Home Affairs runs out of virgin IDs

20 April 2018 Author   Kaula Nhongo
The Ministry of Home Affairs and Immigration has run out of Virgin Identity (ID) cards, resulting in a number of applicants having to wait for over four months to receive their national identity documents.
A senior official in the ministry told the Windhoek Observer this week that they have been struggling to fix the problem, after the division responsible for ordering the blanks from Germany failed to do so.
The virgin IDs are usually ordered well in advance as they take time to be delivered, but this has not happened since end of last year, causing a major backlog and uncertainty mostly among Grade 10 students who need IDs to register for their final examinations.
Before the latest setback, it took about two weeks for an individual to apply and receive an ID following the introduction of a turnaround strategy by the ministry in 2014.
It is alleged that management had a meeting this week where it was emphasized that the current backlog must be kept away from the media.
The source accused Ministry Permanent Secretary, Patrick Nandago, who is supposed to oversee the ministry’s administration, for sleeping on the job.
He claimed that there have been many mistakes happening under Nandago’s watch, causing friction between staff.
“Young people are just coming and filling in the forms, but have to wait for a very long time to receive their IDs,” the source said, emphasizing that the shortage was not caused by the financial squeeze currently being experienced in government, but due to human error.
Responding to the allegations, Nandago said any claims of his incompetency and friction were the imagination of the Windhoek Observer source.
“I don’t know what that person is talking about. I am not running the ministry alone. There is nothing like friction in that directorate as far as I know. Everything is functioning normally. There are only two directors in that directorate and we meet twice a week and none of them brought any issue related to friction to my attention.
“Of course there are challenges just like in any other institutions, but they have been overcome.  As for the system itself, we are dealing with different equipment and sometimes they malfunction. There are times when they cannot produce at full capacity, but they have been working. We have virgin IDs, they are there, and everything is back to normal. We never stopped,” Nandago said.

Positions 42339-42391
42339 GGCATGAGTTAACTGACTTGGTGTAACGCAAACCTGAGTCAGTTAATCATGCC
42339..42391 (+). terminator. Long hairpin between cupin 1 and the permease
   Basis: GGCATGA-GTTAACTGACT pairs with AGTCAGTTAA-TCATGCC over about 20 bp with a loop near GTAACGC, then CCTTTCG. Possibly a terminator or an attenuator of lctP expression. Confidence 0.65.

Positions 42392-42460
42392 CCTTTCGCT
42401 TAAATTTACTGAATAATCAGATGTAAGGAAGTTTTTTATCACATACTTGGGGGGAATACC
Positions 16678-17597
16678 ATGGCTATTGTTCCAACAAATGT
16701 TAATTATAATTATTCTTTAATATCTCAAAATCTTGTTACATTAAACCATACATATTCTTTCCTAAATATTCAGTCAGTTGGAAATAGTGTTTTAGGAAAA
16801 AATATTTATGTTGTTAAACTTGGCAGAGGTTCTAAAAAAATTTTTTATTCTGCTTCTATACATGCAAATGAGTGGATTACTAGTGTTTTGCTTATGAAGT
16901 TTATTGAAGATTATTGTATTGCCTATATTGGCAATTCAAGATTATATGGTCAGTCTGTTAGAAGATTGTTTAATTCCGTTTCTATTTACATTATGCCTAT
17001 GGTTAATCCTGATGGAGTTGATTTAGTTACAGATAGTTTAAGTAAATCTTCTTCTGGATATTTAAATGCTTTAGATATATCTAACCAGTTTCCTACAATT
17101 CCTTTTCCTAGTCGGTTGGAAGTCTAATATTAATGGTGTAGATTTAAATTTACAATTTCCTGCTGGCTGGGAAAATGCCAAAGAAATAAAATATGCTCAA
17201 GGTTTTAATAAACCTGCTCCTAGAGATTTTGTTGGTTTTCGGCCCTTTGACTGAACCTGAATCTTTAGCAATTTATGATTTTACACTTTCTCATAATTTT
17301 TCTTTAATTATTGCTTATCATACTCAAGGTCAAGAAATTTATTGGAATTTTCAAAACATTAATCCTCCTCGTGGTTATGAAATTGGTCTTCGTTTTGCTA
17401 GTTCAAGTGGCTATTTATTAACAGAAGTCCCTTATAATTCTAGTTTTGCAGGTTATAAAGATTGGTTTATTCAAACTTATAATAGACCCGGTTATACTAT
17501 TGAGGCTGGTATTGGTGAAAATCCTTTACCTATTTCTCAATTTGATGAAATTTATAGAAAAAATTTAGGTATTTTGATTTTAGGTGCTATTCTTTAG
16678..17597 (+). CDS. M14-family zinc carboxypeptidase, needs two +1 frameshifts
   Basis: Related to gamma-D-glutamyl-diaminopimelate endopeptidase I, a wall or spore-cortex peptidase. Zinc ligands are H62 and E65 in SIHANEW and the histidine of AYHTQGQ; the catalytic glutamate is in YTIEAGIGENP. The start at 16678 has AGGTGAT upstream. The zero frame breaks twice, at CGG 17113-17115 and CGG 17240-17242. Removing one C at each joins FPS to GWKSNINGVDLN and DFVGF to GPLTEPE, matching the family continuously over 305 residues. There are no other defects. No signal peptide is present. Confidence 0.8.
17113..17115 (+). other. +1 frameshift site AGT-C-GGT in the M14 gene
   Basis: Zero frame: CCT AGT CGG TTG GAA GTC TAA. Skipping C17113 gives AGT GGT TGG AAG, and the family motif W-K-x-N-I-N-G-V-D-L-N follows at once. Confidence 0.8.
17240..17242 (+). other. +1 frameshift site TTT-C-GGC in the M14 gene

Home Affairs Deputy Minister, Maureen Hinda, confirmed the problem with the issuing of IDs, but attributed it to an ‘equipment issue’.
“Yes there was a delay because of a technical issue thus the speed of production was interrupted. It was merely an equipment issue. They used different equipment. However, this has been fixed. We are currently working on the backlog. I remember it was also reported in our management meeting that there was a delay. We will make sure the backlog is covered so that we normalise and get back to the timelines we have given,” Hinda said.
The Ministry of Education Arts and Culture said they have not received any notifications about the problem from home affairs.
Ministry spokesperson, Absalom Absalom, said registration for the Grade 10 final examinations had already passed, but the ministry was working towards extending it after several requests from schools and learners.
“I know that there have been requests to extend the deadline, but I am not certain as to reasons,” Absalom said.
Home Affairs introduced a turnaround strategy in 2014 after a public outcry over its relaxed service delivery.
The strategy was meant to transform the ministry into a highly effective organisation with faster turnaround times, effective systems, shorter queues, efficient offices and improved customer service.
The ministry also introduced a queue management system at head office with a view to further improve customer care services, time and counter efficiency.
Furthermore, a sustainable monitoring team was established within the regions to ensure the improvement initiative and high operating standard are maintained at all the ministry’s offices in Windhoek and outside the city.
A business improvement staff team was embedded into the rollout teams to retain the knowledge transferred and act as changes champions at each office
 

 

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